In this pack, you’ll receive one bottle each of the Kaesler Old Vine Barossa Valley Shiraz from each vintage of 2012-2017.
The Old Vine is a blend of parcels of 45-year-old Shiraz from Kaesler vineyards. Sitting on the higher end of alcohol by volume spectrum, the Kaesler Old Vine is actually quite an elegant wine. It’s not that iron fist in a velvet glove because it doesn’t push to extremes. It’s more like a firm handshake, honest and assured. It spends about a year-and-a-half in new French oak and you may find some sediment in the bottle when you pull it out of the cellar. And the wine is all the better for it, developing as it does over time.
Comes from the three estate blocks at Marananga and Nuriootpa aged 53, 49 and 29yo; it spends 10 days on skins with twice daily pump overs, then 23 months in French oak (30% new). A very different mouthfeel to Alte Reben and Old Bastard, unequivocally full-bodied, built on a scaffold of tannins, with layers of black fruits and tannins. This needs more time in bottle, but has the balance to repay patience.
95 points, Wine Companion (November 2014)
From two vineyard blocks at Nuriootpa 43 and 63yo; hand-picked in the early morning, 8 days on skins, 19 months in French oak (30% new). Said to be produced as an elegant wine, yet its high octane alcohol speaks of berries well and truly dimpled, if not raisined. You have to acknowledge that Reid Bosward knows these vineyards very well, and that the style is no accident. Regular buyers will not be disappointed.
94 points, Wine Companion (June 2016)
Deep, dense, dark colour. Very rich aromas of dark chocolate, mocha, and blackberries galore. The wine is very full-bodied, ample and lavishly-flavoured, with great volume in the mouth and an abundance of supple, mouth-coating tannins. Sweet fruit middle. A lovely big Barossa red. (From two estate vineyards aged 46 and 66 years)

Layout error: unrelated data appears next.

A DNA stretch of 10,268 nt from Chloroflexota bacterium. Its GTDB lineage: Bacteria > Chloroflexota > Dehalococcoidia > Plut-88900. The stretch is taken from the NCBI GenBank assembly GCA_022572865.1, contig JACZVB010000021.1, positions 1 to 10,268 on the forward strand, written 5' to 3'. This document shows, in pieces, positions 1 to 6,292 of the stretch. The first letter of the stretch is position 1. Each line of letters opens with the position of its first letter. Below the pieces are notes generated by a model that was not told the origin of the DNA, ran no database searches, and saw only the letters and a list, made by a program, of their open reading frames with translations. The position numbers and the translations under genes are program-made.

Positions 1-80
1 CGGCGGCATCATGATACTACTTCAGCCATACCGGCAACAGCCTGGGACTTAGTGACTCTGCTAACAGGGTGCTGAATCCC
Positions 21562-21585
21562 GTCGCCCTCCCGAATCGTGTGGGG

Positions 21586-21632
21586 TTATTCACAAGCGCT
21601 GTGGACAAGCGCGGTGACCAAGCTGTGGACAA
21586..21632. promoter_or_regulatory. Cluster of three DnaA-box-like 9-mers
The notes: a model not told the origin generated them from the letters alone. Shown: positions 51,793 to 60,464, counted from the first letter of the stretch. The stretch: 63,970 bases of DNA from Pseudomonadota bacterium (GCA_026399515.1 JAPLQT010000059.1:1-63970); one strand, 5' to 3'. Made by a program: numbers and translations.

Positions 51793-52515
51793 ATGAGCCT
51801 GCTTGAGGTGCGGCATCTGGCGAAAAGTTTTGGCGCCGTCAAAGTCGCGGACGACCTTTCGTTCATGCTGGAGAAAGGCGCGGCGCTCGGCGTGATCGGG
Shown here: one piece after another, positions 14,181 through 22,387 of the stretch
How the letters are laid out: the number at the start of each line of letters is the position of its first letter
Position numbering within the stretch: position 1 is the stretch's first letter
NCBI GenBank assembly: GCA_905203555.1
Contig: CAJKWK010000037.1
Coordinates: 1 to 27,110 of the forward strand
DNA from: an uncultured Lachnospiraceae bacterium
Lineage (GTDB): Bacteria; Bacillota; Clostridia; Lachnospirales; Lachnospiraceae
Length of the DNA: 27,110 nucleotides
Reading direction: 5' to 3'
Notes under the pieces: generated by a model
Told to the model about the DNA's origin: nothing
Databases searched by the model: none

96 points, The Real Review (May 2019)
Black fruit, curry spices, vanilla, liquorice. Purple flavour and good depth, smooth grained tannin, chocolate and spice, and a liquorice infused finish of good length, though slightly drying. Stylish.
94 points, The Wine Front (June 2019)
An abundance of flavour with all manner of ripe fruit, compote and baking spices. While the sweet oak needs to settle, everything else is kept in shape by refreshing raspberry-sorbet like acidity.
94 points, Wine Companion (January 2020)
Pure silk. Bold, ripe, dark-berried fruit is served both warm and smooth. Tar, aniseed, blueberry and kirsch, with cedarwood as highlights. Alcohol intrudes only a touch; flavour and softness are the keys here.
93 points, The Wine Front (November 2020)
Colonel William Light, the South Australian colony’s Surveyor-General, named the Barossa in 1837 after the site of an English victory over the French in the Spanish Peninsular War. In the mid-1800’s Silesian and English immigrants settled in the area. The Barossa itself comprises two distinct sub-regions: Eden Valley and the warmer Barossa Valley floor at 270m.The Barossa Valley enjoys a warm Mediterranean climate characterised by hot dry summers and relatively low rainfall. Cool sea breezes from the Gulf of St Vincent modify the temperature, however hot northerly winds can occasionally dominate creating considerable vine stress. Many older established vineyards are dry-grown, but supplementary irrigation is also extensively used. The valley is comprised of rich brown soils and alluvial sands. A long history of uninterrupted viticulture in the area means the Barossa valley is home to Australia’s largest concentration of old-vine Shiraz, Grenache and Mourvedre with many over 100 years old. Although most famous for Shiraz, the Barossa can also produce fragrant and deliciously fruity Grenache blends and beautifully rich, chocolatey Cabernet Sauvignons.